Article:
Debate: Are men physically incapable of monogamy, or is fidelity simply a state of mind?

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Indy Lifestyle Online
Will Carling's decision to leave his fiancee and their 10-month- old son following his latest infidelity has caused widespread outrage. Zak Jane Keir argues that Carling was only doing what comes naturally. But Peter Baker claims biology is irrelevant to mono-gamy, and that recent studies prove men are not only faithful, but happy to be so

THE FRENZIED condemnation of Will Carling's recent infidelities has been misdirected. Carling is only doing something that comes naturally after all: wanting a sexual partner other than the one he is officially permitted to have sex with.

There is a well-known theory to the effect that men want to have sex with as many women as they can in order to perpetuate their own genetic legacy. The corresponding theory is that women want to have sex only in the context of a relationship or marriage, in order to ensure a protector for any children they might bear.

If this was an abiding natural truth, there would hardly be the need for the kind of intensive cultural pressure to restrict and control female sexuality that actually exists. Monogamy, broadly speaking, is an invention of a patriarchal world view, and its purpose is to ensure that no man need doubt he is the father of his children, born by his women.

If male polygamy is a biological imperative to ensure the survival of the superior males genes - because the superior male fights off all the competition - the equivalent biological drive in the female would be to engage in sex with as many men as possible during the conception period, so that the 'superior' sperm would be the one that made it through to fertilise the egg. It is to prevent this happening that men have placed such emphasis on monogamy through the centuries.

While we, the Twentieth Century boys and girls, are not entirely at the mercy of our biological imperatives (we wear clothes even in warm weather, we eat because it is "meal-time" rather than according to appetite, most of the sexual activity we engage in is re- creational rather than procreational), we should ask ourselves why certain behaviour patterns are idealised above all others and why we are so quick to condemn those who break these particular rules.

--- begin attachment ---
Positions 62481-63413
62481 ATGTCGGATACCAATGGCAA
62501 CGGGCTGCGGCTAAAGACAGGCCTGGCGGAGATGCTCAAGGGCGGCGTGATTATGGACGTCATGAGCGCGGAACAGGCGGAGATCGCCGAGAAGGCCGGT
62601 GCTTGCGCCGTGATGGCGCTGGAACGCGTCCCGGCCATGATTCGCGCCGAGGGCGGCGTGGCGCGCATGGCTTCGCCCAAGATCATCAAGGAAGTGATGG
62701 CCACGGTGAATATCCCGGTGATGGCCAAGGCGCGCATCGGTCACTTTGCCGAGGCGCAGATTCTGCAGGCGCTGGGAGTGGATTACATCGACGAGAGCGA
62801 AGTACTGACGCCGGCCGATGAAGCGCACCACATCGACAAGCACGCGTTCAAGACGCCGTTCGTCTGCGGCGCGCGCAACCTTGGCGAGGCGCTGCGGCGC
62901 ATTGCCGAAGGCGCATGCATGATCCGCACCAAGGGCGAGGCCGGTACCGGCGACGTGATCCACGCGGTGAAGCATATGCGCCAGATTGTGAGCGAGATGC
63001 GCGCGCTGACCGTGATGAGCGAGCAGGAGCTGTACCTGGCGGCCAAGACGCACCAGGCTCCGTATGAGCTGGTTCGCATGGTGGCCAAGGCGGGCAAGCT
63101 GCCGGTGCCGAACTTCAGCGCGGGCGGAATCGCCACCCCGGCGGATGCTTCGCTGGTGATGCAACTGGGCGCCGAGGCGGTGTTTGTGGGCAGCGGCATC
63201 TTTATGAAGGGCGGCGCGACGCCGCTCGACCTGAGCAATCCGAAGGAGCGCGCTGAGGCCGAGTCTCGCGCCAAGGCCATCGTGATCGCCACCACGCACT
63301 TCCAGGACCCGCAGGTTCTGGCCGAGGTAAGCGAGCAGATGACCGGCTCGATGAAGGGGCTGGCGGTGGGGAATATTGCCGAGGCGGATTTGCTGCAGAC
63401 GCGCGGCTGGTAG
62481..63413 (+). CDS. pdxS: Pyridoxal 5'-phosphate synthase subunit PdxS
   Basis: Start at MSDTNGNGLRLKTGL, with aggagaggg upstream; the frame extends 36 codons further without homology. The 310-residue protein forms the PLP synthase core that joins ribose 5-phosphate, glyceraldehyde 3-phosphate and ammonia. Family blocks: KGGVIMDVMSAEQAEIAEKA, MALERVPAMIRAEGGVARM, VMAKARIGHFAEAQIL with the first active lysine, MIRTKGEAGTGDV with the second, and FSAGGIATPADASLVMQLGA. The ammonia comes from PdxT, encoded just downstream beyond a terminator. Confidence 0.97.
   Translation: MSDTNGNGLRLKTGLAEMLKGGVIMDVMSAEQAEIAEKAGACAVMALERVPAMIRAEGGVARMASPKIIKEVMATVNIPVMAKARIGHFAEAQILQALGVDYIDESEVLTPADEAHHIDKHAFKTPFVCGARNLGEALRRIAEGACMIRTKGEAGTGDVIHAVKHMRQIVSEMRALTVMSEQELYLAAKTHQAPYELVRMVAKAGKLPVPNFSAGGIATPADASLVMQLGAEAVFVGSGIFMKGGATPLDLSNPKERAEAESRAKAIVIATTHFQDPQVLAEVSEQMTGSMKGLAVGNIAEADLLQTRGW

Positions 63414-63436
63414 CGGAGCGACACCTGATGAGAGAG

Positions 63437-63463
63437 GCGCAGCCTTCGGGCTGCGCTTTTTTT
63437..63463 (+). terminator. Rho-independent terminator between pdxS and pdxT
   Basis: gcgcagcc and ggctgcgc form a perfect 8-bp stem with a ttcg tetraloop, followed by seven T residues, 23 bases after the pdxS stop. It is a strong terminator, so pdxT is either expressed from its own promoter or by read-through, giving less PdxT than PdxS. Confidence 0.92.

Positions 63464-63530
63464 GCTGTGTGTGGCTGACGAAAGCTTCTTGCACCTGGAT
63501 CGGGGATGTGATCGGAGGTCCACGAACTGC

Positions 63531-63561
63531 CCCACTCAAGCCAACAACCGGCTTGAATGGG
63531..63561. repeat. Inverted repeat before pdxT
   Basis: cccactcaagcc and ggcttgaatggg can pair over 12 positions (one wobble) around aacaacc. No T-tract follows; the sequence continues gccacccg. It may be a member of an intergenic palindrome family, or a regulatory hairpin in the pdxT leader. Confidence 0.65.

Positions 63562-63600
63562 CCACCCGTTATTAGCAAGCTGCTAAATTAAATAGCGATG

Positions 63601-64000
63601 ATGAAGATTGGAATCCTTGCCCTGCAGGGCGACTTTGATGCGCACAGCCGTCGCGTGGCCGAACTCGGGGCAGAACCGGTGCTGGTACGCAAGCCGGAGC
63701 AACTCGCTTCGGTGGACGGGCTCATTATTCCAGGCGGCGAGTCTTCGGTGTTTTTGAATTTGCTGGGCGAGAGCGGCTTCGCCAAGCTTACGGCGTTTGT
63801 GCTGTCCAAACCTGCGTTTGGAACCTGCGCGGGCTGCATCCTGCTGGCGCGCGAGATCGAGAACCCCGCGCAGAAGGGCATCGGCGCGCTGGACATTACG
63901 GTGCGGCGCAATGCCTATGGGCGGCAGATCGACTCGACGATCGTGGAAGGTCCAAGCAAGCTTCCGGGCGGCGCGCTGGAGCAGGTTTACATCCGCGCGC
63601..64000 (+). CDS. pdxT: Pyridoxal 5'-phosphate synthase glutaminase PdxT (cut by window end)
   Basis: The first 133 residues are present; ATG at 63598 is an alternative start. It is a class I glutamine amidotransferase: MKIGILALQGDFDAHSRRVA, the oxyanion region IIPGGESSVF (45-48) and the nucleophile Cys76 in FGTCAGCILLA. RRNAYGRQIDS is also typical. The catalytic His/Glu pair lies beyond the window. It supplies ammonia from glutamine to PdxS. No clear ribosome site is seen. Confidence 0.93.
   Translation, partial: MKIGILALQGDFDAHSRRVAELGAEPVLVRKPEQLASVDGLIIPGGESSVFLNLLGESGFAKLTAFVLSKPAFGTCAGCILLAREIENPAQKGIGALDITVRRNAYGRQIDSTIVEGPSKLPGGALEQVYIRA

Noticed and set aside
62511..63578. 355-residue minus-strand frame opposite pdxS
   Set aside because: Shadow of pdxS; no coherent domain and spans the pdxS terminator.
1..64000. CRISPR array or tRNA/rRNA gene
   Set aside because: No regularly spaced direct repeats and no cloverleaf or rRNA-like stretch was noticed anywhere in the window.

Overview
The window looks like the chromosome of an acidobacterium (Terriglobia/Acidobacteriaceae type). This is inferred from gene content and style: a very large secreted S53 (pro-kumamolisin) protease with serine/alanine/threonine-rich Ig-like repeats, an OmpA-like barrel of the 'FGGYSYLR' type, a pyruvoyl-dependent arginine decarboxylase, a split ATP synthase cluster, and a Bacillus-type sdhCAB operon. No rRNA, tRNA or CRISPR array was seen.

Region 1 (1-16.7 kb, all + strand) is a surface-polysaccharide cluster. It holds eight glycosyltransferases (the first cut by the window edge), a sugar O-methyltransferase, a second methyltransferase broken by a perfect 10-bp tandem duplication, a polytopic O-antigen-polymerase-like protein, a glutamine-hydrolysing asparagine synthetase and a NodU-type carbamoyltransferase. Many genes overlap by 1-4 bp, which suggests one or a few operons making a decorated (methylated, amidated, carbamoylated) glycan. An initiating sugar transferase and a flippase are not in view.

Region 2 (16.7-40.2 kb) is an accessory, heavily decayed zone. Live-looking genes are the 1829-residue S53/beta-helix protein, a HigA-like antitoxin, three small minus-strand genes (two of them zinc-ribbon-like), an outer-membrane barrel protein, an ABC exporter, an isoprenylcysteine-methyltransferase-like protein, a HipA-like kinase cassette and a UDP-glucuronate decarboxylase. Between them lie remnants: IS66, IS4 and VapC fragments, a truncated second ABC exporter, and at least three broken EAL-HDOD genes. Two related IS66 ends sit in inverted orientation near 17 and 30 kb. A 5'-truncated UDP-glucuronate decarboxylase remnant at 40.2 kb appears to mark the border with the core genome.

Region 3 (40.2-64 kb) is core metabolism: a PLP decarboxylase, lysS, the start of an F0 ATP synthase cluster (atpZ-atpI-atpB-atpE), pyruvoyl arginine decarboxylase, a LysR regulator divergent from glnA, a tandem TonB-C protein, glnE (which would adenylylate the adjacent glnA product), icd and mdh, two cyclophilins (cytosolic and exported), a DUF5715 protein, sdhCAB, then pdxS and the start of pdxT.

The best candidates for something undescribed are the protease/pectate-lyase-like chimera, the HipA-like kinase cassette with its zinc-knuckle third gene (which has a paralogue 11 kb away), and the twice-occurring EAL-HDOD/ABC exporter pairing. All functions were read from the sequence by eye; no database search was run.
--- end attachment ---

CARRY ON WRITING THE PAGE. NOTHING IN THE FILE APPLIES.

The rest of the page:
The ideal of lifelong monogamy stems from an era of considerably lower life expectancy than we have at present (and some social studies appear to have noticed a radial decrease in the figures for spouse murder, coinciding with the liberalisation of divorce laws). And while it is possible and perfectly valid for people to choose one-to-one relationships as a preferred lifestyle, the fact that so many people find it a source of frustration and misery should encourage us to consider other options.

To regard a monogamy-based sexual model as an opposition between male "wickedness" and female "virtue" does neither sex any favours: the "good" woman, we might remember, has always been the one who voluntarily narrows the scope of her world. To the kitchen usually.

If we must condemn Will Carling (if it's actually any of our business) then we should criticise what appears to be unnecessary brutality in the manner of exchanging one sexual partner for another, not in his inability to follow an outdated and pointlessly narrow code of conduct.

In fact, it's his acceptance of monogamy as the ideal that caused this mess in the first place: the monogamous ideal would hold that your currently preferred sexual partner is the only valid one, and all others are dispensable. Very ethical.